Theresa May’s Brexit ‘agreement’ may have plunged Westminster into chaos last this month – but Parliament must continue to function during the transitional turmoil.
Sir Christopher Chope, the veteran Tory MP who sparked outrage earlier this year when he objected to the upskirting bill, put his name to 47 private member’s bills in this parliamentary season. The proposed bills are wide-ranging, including allowing GPs to charge for doctor’s appointments and even selling off the BBC to the private sector.
Over the 11 allocated Fridays to discuss these bills so far, 29 per cent of those considered for debate have been from Chope.
Yet not one has made it to a second reading to be discussed by MPs in the House, while 33 Chope-sponsored bills are down for potential debate on November 23. This has clogged up the system and contributed to the farcical situation where 140 bills are waiting to be heard on that day when, at most, two or three will be given the opportunity to be debated.
This came to light when The Big Issue looked into the chances of Lord John Bird’s Creditworthiness Assessment Bill being heard on November 23 – the final Friday of the current season on which private member’s bills can be debated.
A private member’s bill is a piece of proposed legislation that is introduced by a member of either House who is not a part of the government.
Lord Bird’s bill will make credit providers take into account rental and council tax data and has attracted cross-party support.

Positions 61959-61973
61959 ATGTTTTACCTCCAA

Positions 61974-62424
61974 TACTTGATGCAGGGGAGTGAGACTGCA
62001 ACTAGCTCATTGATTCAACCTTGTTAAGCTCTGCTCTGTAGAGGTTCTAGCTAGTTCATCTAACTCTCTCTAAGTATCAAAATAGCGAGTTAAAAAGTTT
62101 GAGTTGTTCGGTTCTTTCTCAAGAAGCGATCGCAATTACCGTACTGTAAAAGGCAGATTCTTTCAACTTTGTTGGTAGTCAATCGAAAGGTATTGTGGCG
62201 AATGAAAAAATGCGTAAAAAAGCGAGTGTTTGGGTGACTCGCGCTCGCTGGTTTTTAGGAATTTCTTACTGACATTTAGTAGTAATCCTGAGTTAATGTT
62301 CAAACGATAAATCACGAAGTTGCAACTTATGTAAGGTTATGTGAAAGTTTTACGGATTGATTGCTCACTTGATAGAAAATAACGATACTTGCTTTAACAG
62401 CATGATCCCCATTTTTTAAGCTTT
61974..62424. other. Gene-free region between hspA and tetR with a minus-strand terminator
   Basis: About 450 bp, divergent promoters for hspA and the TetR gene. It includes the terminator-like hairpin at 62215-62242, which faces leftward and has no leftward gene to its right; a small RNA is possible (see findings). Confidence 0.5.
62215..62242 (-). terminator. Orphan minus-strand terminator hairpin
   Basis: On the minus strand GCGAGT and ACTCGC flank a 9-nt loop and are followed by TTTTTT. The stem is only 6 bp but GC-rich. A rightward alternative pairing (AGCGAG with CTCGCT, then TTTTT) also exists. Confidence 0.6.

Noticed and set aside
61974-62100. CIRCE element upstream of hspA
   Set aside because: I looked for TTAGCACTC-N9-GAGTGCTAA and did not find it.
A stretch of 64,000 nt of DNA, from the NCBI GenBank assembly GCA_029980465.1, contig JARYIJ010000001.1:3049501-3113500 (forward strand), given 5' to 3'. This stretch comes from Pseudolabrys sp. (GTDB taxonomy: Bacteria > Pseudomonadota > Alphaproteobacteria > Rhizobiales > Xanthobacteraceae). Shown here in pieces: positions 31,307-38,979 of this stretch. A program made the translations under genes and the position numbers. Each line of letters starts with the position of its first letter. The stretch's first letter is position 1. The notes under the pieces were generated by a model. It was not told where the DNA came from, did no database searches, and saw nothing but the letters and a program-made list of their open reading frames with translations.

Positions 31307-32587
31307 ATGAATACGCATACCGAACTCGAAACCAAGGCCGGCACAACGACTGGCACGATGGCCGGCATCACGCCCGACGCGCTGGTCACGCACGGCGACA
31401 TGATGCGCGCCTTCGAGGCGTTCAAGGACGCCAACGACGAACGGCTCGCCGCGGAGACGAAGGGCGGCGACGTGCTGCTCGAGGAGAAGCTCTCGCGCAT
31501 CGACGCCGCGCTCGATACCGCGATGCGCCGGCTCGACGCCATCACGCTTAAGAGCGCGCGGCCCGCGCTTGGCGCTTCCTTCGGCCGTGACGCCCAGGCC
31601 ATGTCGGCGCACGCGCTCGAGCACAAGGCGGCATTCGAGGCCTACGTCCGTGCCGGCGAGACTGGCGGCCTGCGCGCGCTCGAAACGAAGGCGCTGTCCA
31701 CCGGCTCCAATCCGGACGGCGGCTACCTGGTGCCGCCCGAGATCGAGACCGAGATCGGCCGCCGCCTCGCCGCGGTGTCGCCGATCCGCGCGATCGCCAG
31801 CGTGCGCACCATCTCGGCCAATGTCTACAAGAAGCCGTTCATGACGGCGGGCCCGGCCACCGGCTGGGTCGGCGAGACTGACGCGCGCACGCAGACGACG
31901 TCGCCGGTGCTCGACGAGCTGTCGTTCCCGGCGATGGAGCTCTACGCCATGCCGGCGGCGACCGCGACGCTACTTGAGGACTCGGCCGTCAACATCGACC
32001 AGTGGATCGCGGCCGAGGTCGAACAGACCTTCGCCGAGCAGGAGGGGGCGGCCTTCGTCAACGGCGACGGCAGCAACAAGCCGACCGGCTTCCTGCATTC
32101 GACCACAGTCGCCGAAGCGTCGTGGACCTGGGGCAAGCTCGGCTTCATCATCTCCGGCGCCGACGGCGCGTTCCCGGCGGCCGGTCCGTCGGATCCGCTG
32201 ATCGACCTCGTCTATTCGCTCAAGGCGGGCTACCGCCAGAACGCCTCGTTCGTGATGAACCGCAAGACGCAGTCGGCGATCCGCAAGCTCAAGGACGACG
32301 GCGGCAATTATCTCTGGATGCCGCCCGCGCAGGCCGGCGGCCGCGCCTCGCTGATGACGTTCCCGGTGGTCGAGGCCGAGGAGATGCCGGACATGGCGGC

Former Education Secretary Justine Greening introduced it to the Commons in the first reading on September 26.
Now the 15 million renters who could be offered access to fairer credit by the bill are waiting for the second reading in the Commons – it sits at the back of the queue and is incredibly unlikely to be heard on Friday.
Chope has a lot of previous when it comes to scuppering private member’s bills. He objected to one that called for Second World War codebreaker Alan Turing to be pardoned for gross indecency crimes in 2013.
He was also among the Conservative backbenchers who vetoed Labour MP Jim Fitzpatrick’s bill banning circus animals on 12 occasions in 2015, forcing it to be scrapped. The heavily supported idea was mooted in David Cameron’s 2010 Conservative manifesto and languished in parliament for years – even in 2018, Michael Gove has announced plans to ban the practice.
It demonstrates that he is not taking the situation too seriously and he knows that those bills won’t go anywhere,
Chope has also referred to private member’s bills as a “pain in the neck” in the past – so why is he so keen on putting his name to so many now? The man himself declined the opportunity to tell us for this article.
“It demonstrates that he is not taking the situation too seriously and he knows that those bills won’t go anywhere and every one of them will have to be printed and go on to the running order – I’m sure you could calculate all the paper and ink being used up by it,” said Poplar and Limehouse MP Fitzpatrick. “But on the other hand, legislation is a serious business and it shouldn’t be that easy to get a bill through. There should be the checks and balances in place but sometimes they far outweigh the benefits.